The trial on the Federal Trade Commission's motion to block the pair of mergers that would create two mammoth drug distributors shifted to the defense last week.
San Francisco-based McKesson Corp. seeks to buy AmeriSource, based in Malvern, Pa. for about $3.3 billion. Dublin, Ohio-based Cardinal Health has bid about $4.2 billion for Bergen Brunswig Corp., based in Orange, Calif. The resulting companies would control about 80% of the market for wholesale distribution of drugs, according to the FTC, which is seeking a preliminary injunction against the deals.
A trial on the FTC's motion for an injunction to block the deals is ongoing in federal district court in Washington. It started earlier this month.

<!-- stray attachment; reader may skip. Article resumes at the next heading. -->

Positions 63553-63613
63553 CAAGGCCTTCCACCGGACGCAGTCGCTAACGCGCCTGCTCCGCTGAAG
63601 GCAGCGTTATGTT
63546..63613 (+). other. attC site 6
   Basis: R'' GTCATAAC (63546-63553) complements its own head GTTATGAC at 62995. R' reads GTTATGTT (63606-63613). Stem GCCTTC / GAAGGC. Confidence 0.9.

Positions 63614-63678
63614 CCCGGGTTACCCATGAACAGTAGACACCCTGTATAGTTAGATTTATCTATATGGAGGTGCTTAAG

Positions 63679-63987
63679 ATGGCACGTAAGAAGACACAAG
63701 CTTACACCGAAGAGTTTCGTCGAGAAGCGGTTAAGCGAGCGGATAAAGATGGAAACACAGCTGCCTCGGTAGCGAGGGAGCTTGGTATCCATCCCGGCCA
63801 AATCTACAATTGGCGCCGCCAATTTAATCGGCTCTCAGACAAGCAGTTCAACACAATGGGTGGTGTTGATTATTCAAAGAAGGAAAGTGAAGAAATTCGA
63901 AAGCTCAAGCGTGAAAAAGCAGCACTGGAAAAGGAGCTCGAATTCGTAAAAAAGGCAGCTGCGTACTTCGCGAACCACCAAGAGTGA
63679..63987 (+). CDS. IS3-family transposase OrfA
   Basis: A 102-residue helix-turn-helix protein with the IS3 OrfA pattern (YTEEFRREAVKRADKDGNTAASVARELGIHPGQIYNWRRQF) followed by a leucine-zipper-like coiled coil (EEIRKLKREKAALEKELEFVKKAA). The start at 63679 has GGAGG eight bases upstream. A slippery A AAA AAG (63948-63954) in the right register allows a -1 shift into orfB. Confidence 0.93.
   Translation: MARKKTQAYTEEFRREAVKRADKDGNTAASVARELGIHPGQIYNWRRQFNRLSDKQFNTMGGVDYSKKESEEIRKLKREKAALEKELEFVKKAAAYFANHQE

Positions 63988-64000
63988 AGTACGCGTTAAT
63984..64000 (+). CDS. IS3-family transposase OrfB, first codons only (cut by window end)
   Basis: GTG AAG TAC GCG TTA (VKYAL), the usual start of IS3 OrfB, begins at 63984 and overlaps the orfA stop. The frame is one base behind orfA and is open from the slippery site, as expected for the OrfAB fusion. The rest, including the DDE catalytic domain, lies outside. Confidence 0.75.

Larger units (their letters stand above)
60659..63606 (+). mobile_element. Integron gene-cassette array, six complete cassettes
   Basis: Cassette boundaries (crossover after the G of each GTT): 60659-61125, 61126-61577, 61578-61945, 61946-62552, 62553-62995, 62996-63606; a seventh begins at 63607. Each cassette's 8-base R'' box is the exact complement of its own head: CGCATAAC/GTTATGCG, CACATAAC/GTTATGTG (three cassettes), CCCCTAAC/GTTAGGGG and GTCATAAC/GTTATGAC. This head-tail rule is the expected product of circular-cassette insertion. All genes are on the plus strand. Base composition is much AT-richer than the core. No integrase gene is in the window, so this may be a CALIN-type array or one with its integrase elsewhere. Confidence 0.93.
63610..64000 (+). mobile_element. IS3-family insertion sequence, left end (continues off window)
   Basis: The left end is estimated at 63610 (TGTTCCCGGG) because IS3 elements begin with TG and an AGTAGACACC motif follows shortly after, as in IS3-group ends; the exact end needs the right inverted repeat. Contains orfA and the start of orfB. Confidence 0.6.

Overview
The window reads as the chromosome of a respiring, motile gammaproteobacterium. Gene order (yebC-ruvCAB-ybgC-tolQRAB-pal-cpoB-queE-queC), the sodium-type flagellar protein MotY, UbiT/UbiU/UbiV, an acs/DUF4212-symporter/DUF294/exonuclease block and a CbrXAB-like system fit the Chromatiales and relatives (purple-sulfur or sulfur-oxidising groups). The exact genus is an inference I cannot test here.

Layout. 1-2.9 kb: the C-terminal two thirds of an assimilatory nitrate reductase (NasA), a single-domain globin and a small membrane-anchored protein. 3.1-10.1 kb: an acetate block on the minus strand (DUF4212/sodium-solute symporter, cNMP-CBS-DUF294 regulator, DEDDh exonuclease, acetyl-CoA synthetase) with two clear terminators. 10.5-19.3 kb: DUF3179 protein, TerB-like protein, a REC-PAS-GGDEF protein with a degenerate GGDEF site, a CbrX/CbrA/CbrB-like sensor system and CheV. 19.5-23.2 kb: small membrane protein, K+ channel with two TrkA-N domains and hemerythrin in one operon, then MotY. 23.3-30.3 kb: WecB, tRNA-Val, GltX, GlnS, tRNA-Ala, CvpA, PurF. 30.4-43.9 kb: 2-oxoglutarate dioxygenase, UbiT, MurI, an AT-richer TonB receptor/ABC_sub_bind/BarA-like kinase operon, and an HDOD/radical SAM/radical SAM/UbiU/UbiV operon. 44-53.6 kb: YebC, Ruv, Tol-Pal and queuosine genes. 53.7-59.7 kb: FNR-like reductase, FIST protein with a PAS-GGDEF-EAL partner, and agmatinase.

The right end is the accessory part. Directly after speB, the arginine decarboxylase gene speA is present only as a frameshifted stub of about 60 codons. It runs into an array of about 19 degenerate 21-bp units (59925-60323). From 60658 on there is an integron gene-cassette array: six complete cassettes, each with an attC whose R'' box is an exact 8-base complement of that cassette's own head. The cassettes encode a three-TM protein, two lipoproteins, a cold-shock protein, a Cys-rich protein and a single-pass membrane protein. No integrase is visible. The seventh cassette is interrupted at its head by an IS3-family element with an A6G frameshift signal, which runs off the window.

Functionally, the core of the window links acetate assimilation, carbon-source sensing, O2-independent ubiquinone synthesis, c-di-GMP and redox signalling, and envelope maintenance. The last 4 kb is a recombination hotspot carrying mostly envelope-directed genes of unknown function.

Last week McKesson Chief Executive Officer Mark Pulido testified for the defense. He said that drug wholesalers have to combine in order to compete because customers have formed powerful buying blocs and because of relentless cost-cutting pressure by managed care, according to Bloomberg Financial News.
Earlier in the trial Carl Shapiro, an economist at the University of California-Berkeley and the FTC's key expert witness, said the mergers would lessen competition and particularly hurt hospitals and small pharmacies, which don't have their own warehouses.
A Kaiser Permanente executive, Dale Kramer, also testified that reduced drug wholesaling competition would mean higher drug prices for Kaiser, particularly in California.
The trial is expected to conclude next month.